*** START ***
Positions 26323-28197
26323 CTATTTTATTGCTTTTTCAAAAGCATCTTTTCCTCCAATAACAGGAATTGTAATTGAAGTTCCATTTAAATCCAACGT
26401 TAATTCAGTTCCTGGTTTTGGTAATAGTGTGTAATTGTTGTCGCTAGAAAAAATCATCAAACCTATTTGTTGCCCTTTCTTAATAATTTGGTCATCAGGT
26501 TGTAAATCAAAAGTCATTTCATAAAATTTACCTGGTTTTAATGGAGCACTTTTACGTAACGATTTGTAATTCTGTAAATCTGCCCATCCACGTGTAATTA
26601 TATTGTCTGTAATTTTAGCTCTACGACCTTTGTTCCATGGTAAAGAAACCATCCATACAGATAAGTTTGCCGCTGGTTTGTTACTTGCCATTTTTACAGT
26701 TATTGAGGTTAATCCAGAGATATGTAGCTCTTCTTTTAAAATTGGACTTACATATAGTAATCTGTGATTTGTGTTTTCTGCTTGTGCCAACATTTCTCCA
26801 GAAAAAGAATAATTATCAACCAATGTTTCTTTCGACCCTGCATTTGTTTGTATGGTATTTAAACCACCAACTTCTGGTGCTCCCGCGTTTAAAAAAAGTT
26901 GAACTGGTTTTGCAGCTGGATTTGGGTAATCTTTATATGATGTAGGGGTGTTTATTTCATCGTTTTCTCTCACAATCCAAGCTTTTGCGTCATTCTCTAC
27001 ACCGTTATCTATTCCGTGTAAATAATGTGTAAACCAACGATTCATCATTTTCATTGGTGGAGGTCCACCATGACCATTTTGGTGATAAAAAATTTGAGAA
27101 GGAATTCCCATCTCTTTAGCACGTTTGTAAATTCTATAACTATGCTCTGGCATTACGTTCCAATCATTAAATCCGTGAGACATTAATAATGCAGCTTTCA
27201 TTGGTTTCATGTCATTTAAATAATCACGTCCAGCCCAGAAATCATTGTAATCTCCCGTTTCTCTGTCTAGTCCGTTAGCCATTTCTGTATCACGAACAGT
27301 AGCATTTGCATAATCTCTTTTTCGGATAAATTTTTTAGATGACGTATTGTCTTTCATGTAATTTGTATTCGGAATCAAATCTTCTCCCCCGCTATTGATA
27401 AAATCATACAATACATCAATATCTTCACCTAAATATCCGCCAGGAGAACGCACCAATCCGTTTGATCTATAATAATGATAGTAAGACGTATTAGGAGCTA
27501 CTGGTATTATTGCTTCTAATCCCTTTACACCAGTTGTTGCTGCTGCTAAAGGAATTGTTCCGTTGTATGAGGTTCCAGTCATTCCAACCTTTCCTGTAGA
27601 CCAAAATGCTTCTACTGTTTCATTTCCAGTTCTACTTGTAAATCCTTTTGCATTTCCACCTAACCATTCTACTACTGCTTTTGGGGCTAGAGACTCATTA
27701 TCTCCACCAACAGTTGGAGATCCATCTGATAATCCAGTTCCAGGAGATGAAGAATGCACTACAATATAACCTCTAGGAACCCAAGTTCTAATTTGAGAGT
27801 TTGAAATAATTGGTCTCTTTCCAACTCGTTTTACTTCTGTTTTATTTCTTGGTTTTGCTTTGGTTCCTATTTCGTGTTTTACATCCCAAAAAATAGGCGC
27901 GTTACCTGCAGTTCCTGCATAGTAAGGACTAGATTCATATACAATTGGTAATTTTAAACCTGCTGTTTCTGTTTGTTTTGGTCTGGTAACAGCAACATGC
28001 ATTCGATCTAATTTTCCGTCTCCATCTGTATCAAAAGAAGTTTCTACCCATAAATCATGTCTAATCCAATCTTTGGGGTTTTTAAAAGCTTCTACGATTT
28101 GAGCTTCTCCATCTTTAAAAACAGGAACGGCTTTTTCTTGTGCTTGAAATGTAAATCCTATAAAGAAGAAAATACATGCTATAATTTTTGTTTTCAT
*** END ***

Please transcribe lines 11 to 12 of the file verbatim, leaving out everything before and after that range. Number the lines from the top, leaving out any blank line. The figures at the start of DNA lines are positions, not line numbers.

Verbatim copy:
27201 TTGGTTTCATGTCATTTAAATAATCACGTCCAGCCCAGAAATCATTGTAATCTCCCGTTTCTCTGTCTAGTCCGTTAGCCATTTCTGTATCACGAACAGT
27301 AGCATTTGCATAATCTCTTTTTCGGATAAATTTTTTAGATGACGTATTGTCTTTCATGTAATTTGTATTCGGAATCAAATCTTCTCCCCCGCTATTGATA